Senator: Bill to prevent ban of Indian mascots is 'insulting'

Associated Press • May 9, 2007 at 1:33 AM

NASHVILLE - State Sen. Thelma Harper says legislation that would prevent the state from banning American Indian mascots at schools is insulting and she hopes it fails this session.

The bill sponsored by Sen. Dewayne Bunch, R-Cleveland, specifies that no state agency could prohibit public or private institutions from using American Indians for symbols, names and mascots.

The measure passed the Senate State and Local Government Committee on Tuesday by a vote of 6-1, with Harper as the only dissenting vote.

Before the companion bill passed the House last month, an amendment was added incorporating a preamble to the bill that urged schools to "honor" the heritage of Indians in some way. But Bunch removed the preamble Tuesday to keep schools from doing something that might be offensive.

"We're simply clarifying that to keep problems from happening later," he said.

Harper, who is black, said the bill is still unnecessary. The Nashville Democrat said it's offensive that American Indians, black people, or people from any ethnicity would be used as school mascots.

"Bringing that bill, no matter what type of amendment was placed on it, is an insult to their heritage," she said. "It's an insult to the state of Tennessee, and I hope the bill doesn't pass."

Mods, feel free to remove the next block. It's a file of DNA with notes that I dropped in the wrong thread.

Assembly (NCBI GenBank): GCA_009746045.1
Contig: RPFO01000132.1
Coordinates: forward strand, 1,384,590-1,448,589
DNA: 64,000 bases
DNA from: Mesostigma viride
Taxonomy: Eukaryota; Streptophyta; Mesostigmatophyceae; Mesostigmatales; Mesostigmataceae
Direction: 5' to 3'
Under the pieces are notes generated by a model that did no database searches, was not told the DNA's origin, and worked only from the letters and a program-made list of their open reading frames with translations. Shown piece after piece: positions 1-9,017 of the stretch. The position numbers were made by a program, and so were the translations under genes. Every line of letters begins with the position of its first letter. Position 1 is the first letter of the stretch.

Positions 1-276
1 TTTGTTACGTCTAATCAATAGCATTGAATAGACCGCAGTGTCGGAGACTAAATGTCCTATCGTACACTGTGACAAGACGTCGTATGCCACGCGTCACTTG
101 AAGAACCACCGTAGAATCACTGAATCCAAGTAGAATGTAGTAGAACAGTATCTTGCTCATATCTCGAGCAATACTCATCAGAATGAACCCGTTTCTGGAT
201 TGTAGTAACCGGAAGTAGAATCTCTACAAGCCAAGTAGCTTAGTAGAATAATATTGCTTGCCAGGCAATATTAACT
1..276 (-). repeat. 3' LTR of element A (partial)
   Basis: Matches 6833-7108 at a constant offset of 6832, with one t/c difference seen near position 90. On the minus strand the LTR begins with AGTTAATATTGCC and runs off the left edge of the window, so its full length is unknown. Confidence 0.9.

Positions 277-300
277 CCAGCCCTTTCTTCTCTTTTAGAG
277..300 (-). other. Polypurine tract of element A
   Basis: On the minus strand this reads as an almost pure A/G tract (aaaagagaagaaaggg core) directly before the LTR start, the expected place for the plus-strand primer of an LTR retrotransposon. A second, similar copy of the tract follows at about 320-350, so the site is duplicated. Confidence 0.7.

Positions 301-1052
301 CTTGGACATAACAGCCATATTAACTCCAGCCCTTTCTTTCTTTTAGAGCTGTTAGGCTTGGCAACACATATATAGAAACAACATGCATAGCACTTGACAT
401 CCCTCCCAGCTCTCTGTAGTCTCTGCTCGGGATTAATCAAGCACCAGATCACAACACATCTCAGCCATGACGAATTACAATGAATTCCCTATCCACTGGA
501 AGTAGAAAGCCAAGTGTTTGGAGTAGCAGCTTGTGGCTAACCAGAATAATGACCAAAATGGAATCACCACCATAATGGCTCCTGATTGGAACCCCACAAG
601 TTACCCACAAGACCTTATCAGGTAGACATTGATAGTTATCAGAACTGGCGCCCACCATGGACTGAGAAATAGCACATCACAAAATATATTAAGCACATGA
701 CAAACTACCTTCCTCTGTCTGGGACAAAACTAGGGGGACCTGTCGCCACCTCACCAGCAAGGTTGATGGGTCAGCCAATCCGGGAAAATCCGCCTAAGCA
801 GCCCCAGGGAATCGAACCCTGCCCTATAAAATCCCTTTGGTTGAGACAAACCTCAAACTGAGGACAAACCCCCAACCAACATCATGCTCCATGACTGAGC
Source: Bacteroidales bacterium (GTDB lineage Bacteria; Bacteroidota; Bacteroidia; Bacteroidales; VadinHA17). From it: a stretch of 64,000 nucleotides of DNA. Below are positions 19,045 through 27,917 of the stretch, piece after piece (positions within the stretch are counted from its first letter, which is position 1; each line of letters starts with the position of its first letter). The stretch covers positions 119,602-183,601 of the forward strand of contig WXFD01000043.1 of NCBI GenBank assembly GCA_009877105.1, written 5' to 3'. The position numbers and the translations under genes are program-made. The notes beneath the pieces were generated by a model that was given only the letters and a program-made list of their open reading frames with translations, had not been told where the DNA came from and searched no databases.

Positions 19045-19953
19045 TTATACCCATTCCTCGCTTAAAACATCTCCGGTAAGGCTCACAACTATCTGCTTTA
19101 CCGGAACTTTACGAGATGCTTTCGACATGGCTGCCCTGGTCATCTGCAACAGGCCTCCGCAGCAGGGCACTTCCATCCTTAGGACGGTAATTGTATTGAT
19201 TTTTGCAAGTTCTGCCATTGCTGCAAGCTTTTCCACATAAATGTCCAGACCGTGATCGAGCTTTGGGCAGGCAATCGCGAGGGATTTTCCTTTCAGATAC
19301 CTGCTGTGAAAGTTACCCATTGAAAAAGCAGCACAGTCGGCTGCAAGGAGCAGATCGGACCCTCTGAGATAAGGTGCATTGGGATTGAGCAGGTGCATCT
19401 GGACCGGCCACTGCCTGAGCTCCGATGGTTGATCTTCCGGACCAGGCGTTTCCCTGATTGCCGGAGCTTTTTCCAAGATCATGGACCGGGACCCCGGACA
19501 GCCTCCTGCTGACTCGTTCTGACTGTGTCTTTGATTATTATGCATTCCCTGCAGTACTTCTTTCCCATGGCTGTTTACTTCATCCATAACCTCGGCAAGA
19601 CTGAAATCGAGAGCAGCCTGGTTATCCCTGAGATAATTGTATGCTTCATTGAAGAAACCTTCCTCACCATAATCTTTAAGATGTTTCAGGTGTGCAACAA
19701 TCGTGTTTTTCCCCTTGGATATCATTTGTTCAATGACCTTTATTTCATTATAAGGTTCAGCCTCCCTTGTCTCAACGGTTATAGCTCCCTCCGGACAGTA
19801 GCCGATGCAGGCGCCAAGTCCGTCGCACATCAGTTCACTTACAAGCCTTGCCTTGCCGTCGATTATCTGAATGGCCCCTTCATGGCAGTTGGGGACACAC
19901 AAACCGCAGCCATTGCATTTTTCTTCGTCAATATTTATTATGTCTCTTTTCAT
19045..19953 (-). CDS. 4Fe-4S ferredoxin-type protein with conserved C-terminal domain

House sponsor Mike Bell has said he proposed the legislation after American Indian activists went before the state's Human Rights Commission earlier this year and asked its members to ban what they consider offensive Indian mascots and symbols in state public schools.

The activists said about two dozen high schools and 80 middle and elementary schools in Tennessee use Indians in their team names. Bell, R-Riceville, said his constituents were concerned that two schools in their district would be affected. The National Congress of American Indians said the debate over sports mascots dates back to the 1970s, when the University of Oklahoma changed its mascot, Little Red. In 2005, the NCAA banned the use of Indian mascots in postseason tournaments. The University of Tennessee at Chattanooga stopped using Chief Moccanooga as its mascot in the mid-1990s when activists asked the school to change. The school's sports teams are now nicknamed the Mocs. Tennessee is the only state proposing such legislation this year, according to the National Conference of State Legislatures In the past few years, legislation to ban the use of Indian mascots was introduced in California, Oklahoma and New Jersey. None of those bills passed.

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